The SpaceX Starship SN10 rocket prototype fired its engines for a split second Wednesday afternoon, but a problem with the startup procedure caused some sort of miscarriage. At this time, the company is evaluating whether to try again or not.
These prototype tests have come extremely fast for SpaceX’s Starship program. Just a few weeks after its predecessoron the Texas Gulf Coast, SN10 will try to improve that performance. Keep checking back here, as we’ll be joining the live team for the next attempt.
SN10 and SN9 are the latest versions of SpaceX and Elon Musk’s Starship prototypes that the company has been developing on view at its Boca Chica, Texas facility (or Starbase,). Musk has promised that the you will be able to take revolutionary point-to-point trips around the world, , Mars and beyond.
In recent years, Starship prototypes have progressed from making short low-altitude “jumps” to high-altitude flying demonstrations. The last two serial numbers, SN8 and SN9, have flown at altitudes comparable to commercial jets, but then arrived for explosive landings.
Musk had warned before testing that he expected such “unscheduled quick teardown” events to be part of the development process.
Following the SN8 flight and crash landing in December, the SN9 follow-up flight suffered a series of delays throughout January. The SN8 was revealed to have been launched without all the required approvals from the Federal Aviation Administration, and something of a staring contest developed as the FAA took its time to grant the launch license for SN9.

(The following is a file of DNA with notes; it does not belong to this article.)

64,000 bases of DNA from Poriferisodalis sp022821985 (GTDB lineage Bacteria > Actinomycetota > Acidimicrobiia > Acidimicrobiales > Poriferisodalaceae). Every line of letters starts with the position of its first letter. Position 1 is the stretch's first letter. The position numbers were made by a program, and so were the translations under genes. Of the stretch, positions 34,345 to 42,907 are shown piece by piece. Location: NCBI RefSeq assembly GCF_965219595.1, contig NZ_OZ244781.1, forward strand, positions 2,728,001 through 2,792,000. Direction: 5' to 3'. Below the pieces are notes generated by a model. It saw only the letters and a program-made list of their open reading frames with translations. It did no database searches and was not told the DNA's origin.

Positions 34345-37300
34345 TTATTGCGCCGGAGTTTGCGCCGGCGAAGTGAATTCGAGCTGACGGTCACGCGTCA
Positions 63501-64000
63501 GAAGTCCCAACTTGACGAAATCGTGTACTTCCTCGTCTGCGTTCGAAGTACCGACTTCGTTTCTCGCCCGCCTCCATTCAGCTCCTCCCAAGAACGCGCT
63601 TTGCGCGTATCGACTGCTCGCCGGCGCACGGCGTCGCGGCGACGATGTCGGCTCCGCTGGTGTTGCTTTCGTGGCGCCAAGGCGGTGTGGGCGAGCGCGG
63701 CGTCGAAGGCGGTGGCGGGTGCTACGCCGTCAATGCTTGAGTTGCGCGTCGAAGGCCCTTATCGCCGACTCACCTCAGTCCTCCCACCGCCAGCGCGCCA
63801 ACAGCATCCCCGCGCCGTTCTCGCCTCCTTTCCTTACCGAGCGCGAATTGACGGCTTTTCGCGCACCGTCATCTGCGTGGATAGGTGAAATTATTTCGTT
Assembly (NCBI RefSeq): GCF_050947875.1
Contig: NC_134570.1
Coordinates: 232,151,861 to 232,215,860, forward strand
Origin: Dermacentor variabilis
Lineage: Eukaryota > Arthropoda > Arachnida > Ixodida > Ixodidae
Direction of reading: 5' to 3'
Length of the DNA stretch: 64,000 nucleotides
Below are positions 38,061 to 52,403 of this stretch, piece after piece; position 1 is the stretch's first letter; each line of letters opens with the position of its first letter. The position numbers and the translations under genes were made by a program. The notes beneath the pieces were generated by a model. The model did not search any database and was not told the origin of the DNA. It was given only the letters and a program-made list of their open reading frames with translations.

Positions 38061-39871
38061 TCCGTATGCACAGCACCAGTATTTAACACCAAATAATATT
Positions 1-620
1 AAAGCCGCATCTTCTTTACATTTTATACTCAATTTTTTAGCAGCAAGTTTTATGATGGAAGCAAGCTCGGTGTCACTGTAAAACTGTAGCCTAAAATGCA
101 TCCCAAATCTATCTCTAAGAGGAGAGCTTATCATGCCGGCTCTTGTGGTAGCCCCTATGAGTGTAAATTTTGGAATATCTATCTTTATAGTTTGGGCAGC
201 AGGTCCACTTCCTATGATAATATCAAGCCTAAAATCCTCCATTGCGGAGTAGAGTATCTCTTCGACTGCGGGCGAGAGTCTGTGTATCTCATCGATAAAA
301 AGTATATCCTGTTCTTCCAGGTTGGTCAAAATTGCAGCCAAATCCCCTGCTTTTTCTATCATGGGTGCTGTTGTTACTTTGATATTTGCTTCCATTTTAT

In the end, the FAA was satisfied with the safety precautions for the test flight and the SN9 finally flew on February 2. After its fiery return to Earth that afternoon, the FAA announced that it would be investigating the “mishap” of the landing.
On February 19, an FAA spokesperson said by email that the agency had closed the investigation into the landing accident, “clearing the way for the SN10 test flight pending FAA approval of license updates. “.
“The SN9 vehicle failed within the limits of the FAA’s safety analysis. Its failed landing and explosion did not endanger the public or property. All debris was contained within the designated hazard area. The FAA approved the final accident report, including probable causes and corrective actions. “
As of February 22, Christian Davenport of the Washington Post was reporting The FAA launch license has been granted, paving the way for the SN10 to launch after a static litmus test.
That test was conducted on Tuesday, and SpaceX was not entirely satisfied with the results. One of the SN10’s Raptor engines was changed and another fire test was completed on Thursday. A launch was ruled out on Friday and over the weekend SpaceX also chose not to attempt it on Monday.
Check back here for updates and a live stream once SN10 is finally ready to fly.
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